Organic industry leaders protest proposed withdrawal from OLPP

Your favorite yogurt producers are vying for attention from Capitol Hill. How an animal welfare provision affects the future of organic.

This likely won’t come as news to those of you who follow closely the organic industry’s ever-shifting ground, but there’s an animal welfare battle roiling the $47 billion market.

As reported last month, the United States Department of Agriculture (USDA) has proposed a withdrawal from the Organic Livestock and Poultry Practices (OLPP), a set of animal welfare rules that would redefine what it means to produce organic meat, and buy organic eggs and milk.

Currently, to be certified “organic,” producers must raise animals without antibiotics, growth hormones, or animal byproducts. Feed must be 100-percent certified organic, and contain no genetically modified organisms or unapproved synthetic pesticides. And animals must have year-round access to the outdoors with “fresh air” and “direct sunlight.”

Those last two terms—fresh air and sunlight—are causing particular headaches for the poultry industry. As Lynne Curry wrote in her December piece about the fate of the OLPP, the definition of “outdoors” sounds pretty straightforward to laymen. But those terms, as it turns out, are rather loose, and inherently more about birds-per-foot than how you quantify air and sky.

Here’s the problem with that. Since 2002, large-scale producers who raise their hens in cramped barns have been able to create fenced walls, or “poultry porches,” for their barns and still qualify those conditions as meeting the “fresh air” and “direct sunlight” provision. That allows these producers to “get certified and collect their egg money,” wrote Curry.

The porch loophole is seen as an unfair advantage benefitting higher-density producers who use economies of scale to sell their eggs to consumers at low, low prices.
Herbruck’s Poultry Ranch, for example, is a Michigan-based farm that produces one of every 10 organic eggs sold in the United States, and houses hens at three per square foot. That’d be out of compliance with the proposed requirements, and a violation could mean they’d lose their certification.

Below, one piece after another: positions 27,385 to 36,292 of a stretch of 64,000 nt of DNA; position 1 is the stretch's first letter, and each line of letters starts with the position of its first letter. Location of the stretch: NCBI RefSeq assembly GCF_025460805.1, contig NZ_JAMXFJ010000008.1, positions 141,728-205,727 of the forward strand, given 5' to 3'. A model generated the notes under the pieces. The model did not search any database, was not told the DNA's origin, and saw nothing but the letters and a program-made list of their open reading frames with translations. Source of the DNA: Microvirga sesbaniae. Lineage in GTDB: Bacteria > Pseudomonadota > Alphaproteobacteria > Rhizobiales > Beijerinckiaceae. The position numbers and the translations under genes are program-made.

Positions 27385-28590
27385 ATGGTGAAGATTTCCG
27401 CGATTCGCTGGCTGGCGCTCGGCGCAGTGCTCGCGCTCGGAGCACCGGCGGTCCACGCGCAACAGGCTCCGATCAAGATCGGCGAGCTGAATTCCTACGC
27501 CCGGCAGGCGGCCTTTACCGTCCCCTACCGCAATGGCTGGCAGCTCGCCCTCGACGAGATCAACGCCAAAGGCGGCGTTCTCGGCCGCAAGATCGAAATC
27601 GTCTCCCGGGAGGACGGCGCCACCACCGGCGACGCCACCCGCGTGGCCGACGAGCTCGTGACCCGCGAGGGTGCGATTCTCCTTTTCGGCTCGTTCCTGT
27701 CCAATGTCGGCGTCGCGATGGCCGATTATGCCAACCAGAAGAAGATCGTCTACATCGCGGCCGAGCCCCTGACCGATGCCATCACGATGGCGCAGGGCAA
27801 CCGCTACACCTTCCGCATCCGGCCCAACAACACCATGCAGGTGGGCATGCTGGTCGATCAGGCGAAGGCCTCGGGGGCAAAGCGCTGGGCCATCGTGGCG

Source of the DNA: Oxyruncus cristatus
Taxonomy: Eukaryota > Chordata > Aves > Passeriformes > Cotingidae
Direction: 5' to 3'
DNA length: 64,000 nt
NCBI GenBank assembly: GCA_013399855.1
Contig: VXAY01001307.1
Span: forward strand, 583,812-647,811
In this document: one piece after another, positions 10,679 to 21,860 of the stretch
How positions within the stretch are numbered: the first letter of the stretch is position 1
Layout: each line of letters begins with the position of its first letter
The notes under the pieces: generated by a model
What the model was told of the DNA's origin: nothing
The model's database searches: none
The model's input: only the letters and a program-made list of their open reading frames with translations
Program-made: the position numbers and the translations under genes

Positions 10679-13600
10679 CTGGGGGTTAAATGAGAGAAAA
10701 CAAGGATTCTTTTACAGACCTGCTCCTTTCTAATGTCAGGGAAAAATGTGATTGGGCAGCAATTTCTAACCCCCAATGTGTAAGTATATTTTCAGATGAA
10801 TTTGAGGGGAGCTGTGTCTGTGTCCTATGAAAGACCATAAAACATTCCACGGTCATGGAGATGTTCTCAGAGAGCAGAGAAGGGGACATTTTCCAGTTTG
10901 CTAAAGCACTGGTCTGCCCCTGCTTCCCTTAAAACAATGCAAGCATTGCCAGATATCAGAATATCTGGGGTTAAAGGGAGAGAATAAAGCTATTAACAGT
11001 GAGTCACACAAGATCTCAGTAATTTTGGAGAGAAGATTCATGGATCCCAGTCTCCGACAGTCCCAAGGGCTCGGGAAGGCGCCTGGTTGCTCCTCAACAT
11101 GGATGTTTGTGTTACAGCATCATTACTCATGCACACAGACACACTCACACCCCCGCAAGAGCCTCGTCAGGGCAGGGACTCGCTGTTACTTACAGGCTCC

But until that happens, they’re dominating an uneven playing field, according to the 95 percent of organic producers who lag behind in sales. That’s been the cause of a profound rift. The porch loophole is seen as an unfair advantage benefitting higher-density producers who use economies of scale to sell their eggs to consumers at low, low prices.

As Curry wrote, farms like Herbruck’s have good reason to oppose the new standards, and applaud the proposed withdrawal. “They do not want to give up their rapidly growing market share or their cost of production advantages from raising millions of birds in multistory aviaries,” she wrote, even if it’s the furthest thing from the image of organic chickens that many consumers have in their heads: happy, healthy chickens outside, scratching and pecking in the ground.

Now a group of organic producers has taken the next step, and condemned the withdrawal in a letter to Agriculture Secretary Sonny Perdue, published on Tuesday as a full-page ad in the Washington Post.

“We are deeply disappointed by your proposal to eliminate the new organic standard on animal welfare,” the letter reads. “Eliminating the rule not only fails to acknowledge innovation in the organic farming sector and provide fair and transparent rules, it also undermines the faith people have in how organic agriculture is governed.”